It is a good idea to cut down the stems after the plants die back, leaving about a foot sticking out of the ground (these make it easier to locate the tubers later on).
Harvest the tubers as needed, by digging with a fork as you would potatoes (though some of the tubers may be further away from the plant). They have thin skin which is easily damaged by rough treatment, so handle them gently. If you have a perennial bed you can just harvest the large tubers and leave the small ones behind.
Storage: The tubers have thin skin and lose moisture rapidly after harvest, so it is better to dig them as you need them and store the rest in the ground. If the ground tends to freeze, cover them with a thick mulch so digging will be easier.
If you must dig them all, they can also be stored in damp sand like carrots.
For short term storage keep the tubers in the fridge in a perforated plastic bag (to keep humidity high).
Seed saving: Jerusalem artichoke doesn’t usually produce viable seed (though just today I found someone who says he has some), so it is always propagated vegetatively. You don’t usually have to consciously save tubers for this, as some will remain in the ground after harvest and grow themselves. However they can be stored just like those you keep for food.
Unusual growing ideas
Screen: These tall plants have been planted in double or triple rows as a deciduous screen (in windy areas they will need support).
Cut flowers: The clusters of small yellow sunflowers can be used for cut flowers. Taking them won’t affect tuber formation.
Support plants: You can use the plant as a living trellis for pole beans (plant these on the south side).
Wild garden: This plant is very independent and really can be grown with no attention at all. I grew it in my garden beds for a couple of years and then decided to stop growing it. Being soft hearted and not wanting to kill it, I transplanted the remaining tubers out into one of the wilder parts of my garden. With no watering and no protection from gophers I forgot about them for a couple of years. They managed to hang on though, and I recently rediscovered a couple of plants and brought them back into cultivation.
Emergency food: This plant could be grown as an ever-multiplying source of emergency food by those who worry about the future. As a perennial it would naturally grow in the same place for years anyway, so doesn’t suffer much from pests or disease (unlike the potato).
Compost crop: This fast growing plant can also be grown as a perennial compost material crop. It can be cut several times in a season and will regenerate itself without replanting. Of course this will have an adverse effect on tuber production.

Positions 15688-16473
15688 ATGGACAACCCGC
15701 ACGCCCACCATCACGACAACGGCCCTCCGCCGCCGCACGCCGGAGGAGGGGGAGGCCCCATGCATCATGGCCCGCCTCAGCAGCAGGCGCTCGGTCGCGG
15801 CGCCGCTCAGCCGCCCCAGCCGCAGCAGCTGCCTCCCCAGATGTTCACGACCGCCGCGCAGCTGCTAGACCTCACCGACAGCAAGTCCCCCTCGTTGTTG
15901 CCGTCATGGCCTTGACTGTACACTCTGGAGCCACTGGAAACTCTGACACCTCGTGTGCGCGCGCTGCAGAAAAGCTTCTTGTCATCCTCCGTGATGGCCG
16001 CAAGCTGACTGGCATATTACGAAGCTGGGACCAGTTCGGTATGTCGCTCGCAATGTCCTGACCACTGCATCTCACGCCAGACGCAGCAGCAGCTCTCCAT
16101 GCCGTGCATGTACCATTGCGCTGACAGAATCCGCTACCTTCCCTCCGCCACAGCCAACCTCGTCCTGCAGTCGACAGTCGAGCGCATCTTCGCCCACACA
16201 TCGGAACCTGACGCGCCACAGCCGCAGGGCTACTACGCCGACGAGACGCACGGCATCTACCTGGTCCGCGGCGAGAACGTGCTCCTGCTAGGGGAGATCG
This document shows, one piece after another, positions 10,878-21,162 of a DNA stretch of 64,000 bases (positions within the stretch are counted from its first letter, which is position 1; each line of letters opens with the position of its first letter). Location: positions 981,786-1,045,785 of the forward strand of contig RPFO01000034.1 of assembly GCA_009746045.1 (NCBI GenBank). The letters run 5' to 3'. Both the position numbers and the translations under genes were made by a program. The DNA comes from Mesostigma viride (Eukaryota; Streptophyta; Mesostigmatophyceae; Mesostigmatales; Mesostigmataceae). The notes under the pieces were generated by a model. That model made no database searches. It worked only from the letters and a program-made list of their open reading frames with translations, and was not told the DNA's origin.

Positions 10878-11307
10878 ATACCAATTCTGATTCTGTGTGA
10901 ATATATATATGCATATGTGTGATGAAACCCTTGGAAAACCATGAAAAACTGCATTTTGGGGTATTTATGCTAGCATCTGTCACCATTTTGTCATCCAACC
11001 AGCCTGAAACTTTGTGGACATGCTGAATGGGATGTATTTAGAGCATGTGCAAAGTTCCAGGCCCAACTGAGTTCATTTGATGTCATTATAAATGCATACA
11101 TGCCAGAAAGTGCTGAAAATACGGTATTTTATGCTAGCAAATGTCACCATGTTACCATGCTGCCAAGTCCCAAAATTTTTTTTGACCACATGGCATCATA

Energy crop: This plant can be very productive (as much as 20 tons per acre) and has potential for use as a source of alcohol for fuel. In Germany it has also used for brewing recreational alcohol in the form of schnapps
Ornamental: With its small sunflowers, this plant is actually quite ornamental when grown en masse. Some varieties produce flowers very freely and make good cut flowers.
This isn’t a very widely grown crop so there aren’t many varieties (and still less are easily available). If you want to grow a specific variety, you will probably have to buy the tubers from a mail order company. If you don’t care it’s easier and cheaper to buy them in a produce market. It doesn’t hurt to use locally grown tubers where possible as they are more likely to be adapted to the area.
Improved Mammoth French (American): More uniform and heavier yielding, it is the commonest commercial variety.
Boston Red: Large red, knobby tubers.
Fuseau: Has long, straight, knobless roots, that somewhat resemble sweet potatoes.
Golden Nugget: Also has straight, smooth tubers.
Red Fuseau: Similar to Fuseau, but red (obviously).
Stampede: This very early variety matures in as little as 90 days.
Dwarf Sunray: A smaller plant than most, it flowers well and is quite ornamental.
Apparently Jerusalem artichokes have become fashionable in recent years and are appearing in various guises in expensive restaurants (just in case you wanted to know).
The tubers can be cooked in the same ways as potatoes, though they are sweeter. Peeling is optional.
They are good cooked for 10 minutes and then sauteed with chopped onions. If you cook them for too long they can become mushy and not very pleasant.
Very slow baking converts some of the inulin into fructose and makes them more digestible.
Unlike potatoes they can also be eaten raw in salads and some people claim they resemble water chestnuts (though raw tubers are much more likely to cause digestive problems).
The tubers have also been used to make wine.